Design Manifestos

Feature Interviews with Architects & Designers from Around the World

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    Design Manifestos: Cristina Parreño Architecture Cristina Parreño Alonso

    Eli Laipson
    Aug 18, '15 8:07 PM EST

    The 2015 Design Biennial Boston was unveiled July 16th in the Rose Kennedy Greenway space. The Biennial focuses on exhibiting the inspiring work of emerging architects and designers building their practices in Massachusetts. With the program a month in, Modelo was able to catch up with Cristina Parreño Alonso one of the four talented architects whose work is on display. Full interview below:

    On her voice as a designer:
    My voice as an architect is a combination of being trained in Madrid, having my first professional experience in London and later moving to United States. The Escuela Tecnica Superior de Arquitectura de Madrid was a big school and one would get exposed to many different voices. Also, although from a previous generations, there were certain architects whose work was very present, and I still believe relevant. People like the Saénz de Oiza of the BBVA, the Miguel Fisac of the Centro de Estudios Hidrograficos or the Alejandro de la Sota of the School Maravillas were very influential.
    After graduating I worked for a few years in the office of my thesis advisor, a small office with a wide range of projects that gave me the first insight to the real world.
    From London, as well as the experience working in an international architectural office, I would take The Barbican Center; a post-war brutalist complex where I lived for 3 years. The project is the materialization of a utopian idea for an inner-city living. High-density residential is integrated with schools, shops, restaurants, theaters, and exhibition spaces. I was always fascinated by the ease with which the architects moved from the vast-scale urban strategy to the design of every detail of the kitchen, every doorknob, every switch. With its failures and its successes the project had a huge impact on me. I was living in the Barbican when I won the first price for the Rehabilitation of AZCA, (one of the first business complexes in Madrid) a project that like The Barbican has a mixed used program, absence of cars in the surface and a large urban scale dimension.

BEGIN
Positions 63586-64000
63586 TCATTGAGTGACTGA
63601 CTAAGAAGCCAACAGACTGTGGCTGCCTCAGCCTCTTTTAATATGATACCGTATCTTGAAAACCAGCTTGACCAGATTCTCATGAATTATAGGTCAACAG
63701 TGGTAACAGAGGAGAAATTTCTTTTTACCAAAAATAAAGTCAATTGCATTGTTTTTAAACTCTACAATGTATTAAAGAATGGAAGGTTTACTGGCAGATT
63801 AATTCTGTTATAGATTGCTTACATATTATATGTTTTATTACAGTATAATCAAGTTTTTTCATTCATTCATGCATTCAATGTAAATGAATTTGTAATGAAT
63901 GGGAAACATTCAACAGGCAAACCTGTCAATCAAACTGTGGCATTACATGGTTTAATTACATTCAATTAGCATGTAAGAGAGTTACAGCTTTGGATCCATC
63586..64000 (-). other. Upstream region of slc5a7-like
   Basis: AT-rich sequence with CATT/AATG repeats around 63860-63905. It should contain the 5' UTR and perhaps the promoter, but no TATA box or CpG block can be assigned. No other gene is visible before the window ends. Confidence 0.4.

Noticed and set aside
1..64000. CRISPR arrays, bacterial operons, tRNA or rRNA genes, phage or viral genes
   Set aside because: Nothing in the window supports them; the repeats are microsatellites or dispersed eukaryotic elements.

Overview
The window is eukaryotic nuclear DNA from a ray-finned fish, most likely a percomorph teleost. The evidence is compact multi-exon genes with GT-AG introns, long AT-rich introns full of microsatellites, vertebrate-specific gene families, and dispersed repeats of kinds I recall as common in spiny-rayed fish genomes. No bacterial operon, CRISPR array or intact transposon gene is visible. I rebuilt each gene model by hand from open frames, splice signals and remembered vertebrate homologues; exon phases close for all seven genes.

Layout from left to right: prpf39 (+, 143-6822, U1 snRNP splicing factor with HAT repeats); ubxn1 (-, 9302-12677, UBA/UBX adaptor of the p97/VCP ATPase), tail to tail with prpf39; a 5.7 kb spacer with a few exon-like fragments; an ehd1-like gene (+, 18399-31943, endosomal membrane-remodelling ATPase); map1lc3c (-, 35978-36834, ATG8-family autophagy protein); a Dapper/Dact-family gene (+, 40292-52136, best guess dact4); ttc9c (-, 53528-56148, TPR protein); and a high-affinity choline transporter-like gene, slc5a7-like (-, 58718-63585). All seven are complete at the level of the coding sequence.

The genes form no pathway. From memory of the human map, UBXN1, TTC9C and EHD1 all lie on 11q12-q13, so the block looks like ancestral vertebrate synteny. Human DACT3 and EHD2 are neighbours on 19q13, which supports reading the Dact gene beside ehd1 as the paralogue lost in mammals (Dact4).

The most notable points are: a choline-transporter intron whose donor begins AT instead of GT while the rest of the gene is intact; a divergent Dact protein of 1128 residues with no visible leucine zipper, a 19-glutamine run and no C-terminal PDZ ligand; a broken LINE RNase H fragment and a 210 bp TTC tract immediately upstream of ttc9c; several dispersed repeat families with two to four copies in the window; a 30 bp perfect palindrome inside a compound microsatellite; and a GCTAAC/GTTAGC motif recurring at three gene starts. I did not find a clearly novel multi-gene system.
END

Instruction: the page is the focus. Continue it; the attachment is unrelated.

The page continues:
The exposure to the more practice-oriented model of Europe in contrast with a more intellectual one in America has been an experience that in my case had to do not only with the different cultures of the two continents but also with the specific things that I have been doing in each case. In Madrid and London I worked on real projects, many times directly on site, and I had to deal with the impact of building constrains. In United States I have being very directly involved in academia, teaching design studio at SUNY Buffalo first and at MIT for the past 5 years.

    Paper Chandeliers (Photograph by Luis Asin courtesy of Cristina Parreño Architecture)

    The combination of these two worlds has defined the way I think architecture. On one hand as a very pragmatic endeavor, full of real constraints and on the other hand as an intense intellectual exercise in which one is constantly inquiring one’s own work and putting it in context.
    In any case, the discovery of one’s voice as an architect is an ongoing process. One is constantly evolving and influenced by people, surroundings and experiences; but also by certain works of architecture that move you in a way that reminds you why you want to be an architect.
    I have recently visited the works of Alvaro Siza in Porto; Eduardo Soto de Moura in Braga and Rafael Moneo in Merida. There are works of architecture that will always feel as if you experience them for the first time. You always see something different. This time I was fascinated by the extreme attention to detail and structure, to the point where it seems effortless, it almost disappears in order to give way to the experience of space.

    Cultural Center in Taichung (Image courtesy of Cristina Parreño Architecture

    On the nature of her projects and working style: